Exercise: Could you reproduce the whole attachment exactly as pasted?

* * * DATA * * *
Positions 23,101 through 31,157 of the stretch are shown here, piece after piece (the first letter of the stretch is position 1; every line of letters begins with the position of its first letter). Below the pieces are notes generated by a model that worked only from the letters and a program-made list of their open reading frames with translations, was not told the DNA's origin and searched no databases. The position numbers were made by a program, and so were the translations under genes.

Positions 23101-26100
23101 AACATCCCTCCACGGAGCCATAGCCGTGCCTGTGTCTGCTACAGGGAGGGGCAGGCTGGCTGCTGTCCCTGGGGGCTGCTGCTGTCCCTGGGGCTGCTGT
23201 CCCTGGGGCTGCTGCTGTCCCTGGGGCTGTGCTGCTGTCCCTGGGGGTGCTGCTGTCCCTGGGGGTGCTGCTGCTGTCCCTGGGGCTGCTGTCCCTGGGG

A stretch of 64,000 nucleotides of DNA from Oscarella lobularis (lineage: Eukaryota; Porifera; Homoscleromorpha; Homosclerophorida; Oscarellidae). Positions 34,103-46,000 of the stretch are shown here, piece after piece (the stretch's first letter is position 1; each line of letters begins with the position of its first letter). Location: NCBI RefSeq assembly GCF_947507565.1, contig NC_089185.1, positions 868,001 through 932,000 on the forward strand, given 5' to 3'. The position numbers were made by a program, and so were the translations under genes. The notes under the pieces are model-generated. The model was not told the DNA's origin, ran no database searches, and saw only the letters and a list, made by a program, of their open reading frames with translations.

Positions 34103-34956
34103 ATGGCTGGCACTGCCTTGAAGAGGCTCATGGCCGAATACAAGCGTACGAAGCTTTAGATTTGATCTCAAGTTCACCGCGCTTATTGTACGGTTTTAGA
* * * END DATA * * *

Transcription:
Positions 23,101 through 31,157 of the stretch are shown here, piece after piece (the first letter of the stretch is position 1; every line of letters begins with the position of its first letter). Below the pieces are notes generated by a model that worked only from the letters and a program-made list of their open reading frames with translations, was not told the DNA's origin and searched no databases. The position numbers were made by a program, and so were the translations under genes.

Positions 23101-26100
23101 AACATCCCTCCACGGAGCCATAGCCGTGCCTGTGTCTGCTACAGGGAGGGGCAGGCTGGCTGCTGTCCCTGGGGGCTGCTGCTGTCCCTGGGGCTGCTGT
23201 CCCTGGGGCTGCTGCTGTCCCTGGGGCTGTGCTGCTGTCCCTGGGGGTGCTGCTGTCCCTGGGGGTGCTGCTGCTGTCCCTGGGGCTGCTGTCCCTGGGG

A stretch of 64,000 nucleotides of DNA from Oscarella lobularis (lineage: Eukaryota; Porifera; Homoscleromorpha; Homosclerophorida; Oscarellidae). Positions 34,103-46,000 of the stretch are shown here, piece after piece (the stretch's first letter is position 1; each line of letters begins with the position of its first letter). Location: NCBI RefSeq assembly GCF_947507565.1, contig NC_089185.1, positions 868,001 through 932,000 on the forward strand, given 5' to 3'. The position numbers were made by a program, and so were the translations under genes. The notes under the pieces are model-generated. The model was not told the DNA's origin, ran no database searches, and saw only the letters and a list, made by a program, of their open reading frames with translations.

Positions 34103-34956
34103 ATGGCTGGCACTGCCTTGAAGAGGCTCATGGCCGAATACAAGCGTACGAAGCTTTAGATTTGATCTCAAGTTCACCGCGCTTATTGTACGGTTTTAGA